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Discovering My Past with Living DNA {AD}

Disclaimer: Living DNA invited me to try out one of their DNA kits to find out more about my ancestral DNA. 

For the longest time, I have been incredibly curious about my bloodline, and the path my ancestral DNA has taken in order to get to me. My heritage has always been a bit of a grey area due to there being adoption on one side of the family. 

I have a huge interest in family trees (Who Do You Think You Are is a MUST watch for me), but because of my broken family history, I don’t think that this particular strand of genealogy would yield many results. 

But DNA testing would be able to provide me with so much information – of which nothing could be refuted or denied because DNA is the ultimate data source. DNA is truth.

About three months ago Living DNA reached out to me to see if I would be interested in trying their Ancestral DNA test so that I could find out more about my ancestral history. 

Within a few days, a package containing a test tube and cotton swab arrived at my door and not long after reading the enclosed instructions I was whizzing the swab around the inside of my gums for 40 seconds.

I sent the swab back that same day and waited. I knew that the results would take a couple of months to process and analyse – Living DNA were excellent at keeping me updated with their progress via the online portal you register your kit with.

They indicated that the results would be ready around the middle of February. So imagine my surprise a couple of days ago when I was told that the analysis had been completed and my results were available to view online.

Living DNA – Seeing the Results

I have to admit that I felt quite nervous about logging on to the online portal to view my results. Nervous, but excited too. What would I find out about myself? I already knew that the results would position Ireland up high in the results as my mum is Irish, but beyond that was absolutely anyone’s guess.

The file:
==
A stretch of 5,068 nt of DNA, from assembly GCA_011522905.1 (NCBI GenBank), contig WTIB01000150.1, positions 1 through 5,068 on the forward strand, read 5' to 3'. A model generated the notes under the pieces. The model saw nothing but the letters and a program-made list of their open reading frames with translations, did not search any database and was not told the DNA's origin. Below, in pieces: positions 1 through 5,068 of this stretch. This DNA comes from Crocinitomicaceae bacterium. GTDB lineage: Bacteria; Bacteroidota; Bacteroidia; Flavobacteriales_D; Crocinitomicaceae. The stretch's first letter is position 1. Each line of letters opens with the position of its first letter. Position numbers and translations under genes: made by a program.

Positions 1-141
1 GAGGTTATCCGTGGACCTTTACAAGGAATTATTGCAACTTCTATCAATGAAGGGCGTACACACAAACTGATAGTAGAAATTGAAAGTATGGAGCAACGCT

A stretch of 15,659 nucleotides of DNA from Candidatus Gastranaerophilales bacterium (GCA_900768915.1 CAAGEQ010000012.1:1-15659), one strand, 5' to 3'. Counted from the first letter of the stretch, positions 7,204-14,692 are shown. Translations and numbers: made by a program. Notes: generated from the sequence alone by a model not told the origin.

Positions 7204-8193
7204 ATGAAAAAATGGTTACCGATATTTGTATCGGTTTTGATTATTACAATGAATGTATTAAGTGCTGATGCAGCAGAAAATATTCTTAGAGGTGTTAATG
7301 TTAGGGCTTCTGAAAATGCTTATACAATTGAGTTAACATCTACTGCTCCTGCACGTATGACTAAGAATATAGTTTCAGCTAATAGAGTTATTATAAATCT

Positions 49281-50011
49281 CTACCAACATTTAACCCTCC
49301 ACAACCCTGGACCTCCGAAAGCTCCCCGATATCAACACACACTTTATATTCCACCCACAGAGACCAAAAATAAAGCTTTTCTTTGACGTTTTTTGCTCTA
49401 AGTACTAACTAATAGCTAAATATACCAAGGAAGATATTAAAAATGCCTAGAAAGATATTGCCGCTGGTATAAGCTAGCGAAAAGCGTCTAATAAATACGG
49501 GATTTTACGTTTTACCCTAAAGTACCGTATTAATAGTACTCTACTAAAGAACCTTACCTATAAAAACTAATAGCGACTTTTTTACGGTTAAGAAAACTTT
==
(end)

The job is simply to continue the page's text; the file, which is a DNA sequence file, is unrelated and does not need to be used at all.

This is me (in map form):

Ancestry results in map form with Living DNA

 

The results go back ten generations and is across both my mother and father’s line. My ancestry is 84.6%  from Great Britain and Ireland, and the remaining 15.4% is Germanic. While the results couldn’t drill right down into the specific regions that make up that 15% Living DNA tells me that the whole Germanic region is classed as Germany, Denmark and Sweden.

Living DNA was then able to show me a map detailing geographical locations and concentration levels of my common ancestor’s descendants from various points in history. The map below shows this information for approximately 500 years ago.

 

Age of discovery map - Living DNA

 

Living DNA – The Motherline

As part of their DNA analysis Living DNA can trace your direct maternal heritage, also known as your motherline. This is mitochondrial DNA that is passed down from mother to child. Using the mitochondrial DNA Living DNA are able to trace your direct maternal line back to around 200,000 years ago. Living DNA can analyse the fatherline too (the y-DNA), to discover paternal ancestry however this is only available to males as only they carry the y chromosome.

Motherline - Living DNA

 

motherline coverage map - Living DNA

The map above shows the geographic regions associated with my specific maternal line (which is H3 apparently). It’s incredible to think that this specific line can be found today in Wales, Iceland, Armenia, North Africa, Belarus, Slovakia among many others. 

When I next see my mum I will be sure to show her this map – I know she will find it so interesting to see where her motherline can be found!

I have really enjoyed the whole process to find out more about my ancestral DNA – and the results that came back from Living DNA have been incredibly interesting. It’s been good to finally add some information to what were once grey areas in my ancestral DNA – information that I most likely would not have been able to find out through standard Geanology methods in the past. 

I have come away from this feeling a bit more grounded, more aware of who I am, where I come from and, maybe, what makes me who I am. 

Pin me for later:

DNA Map - Living DNA

 

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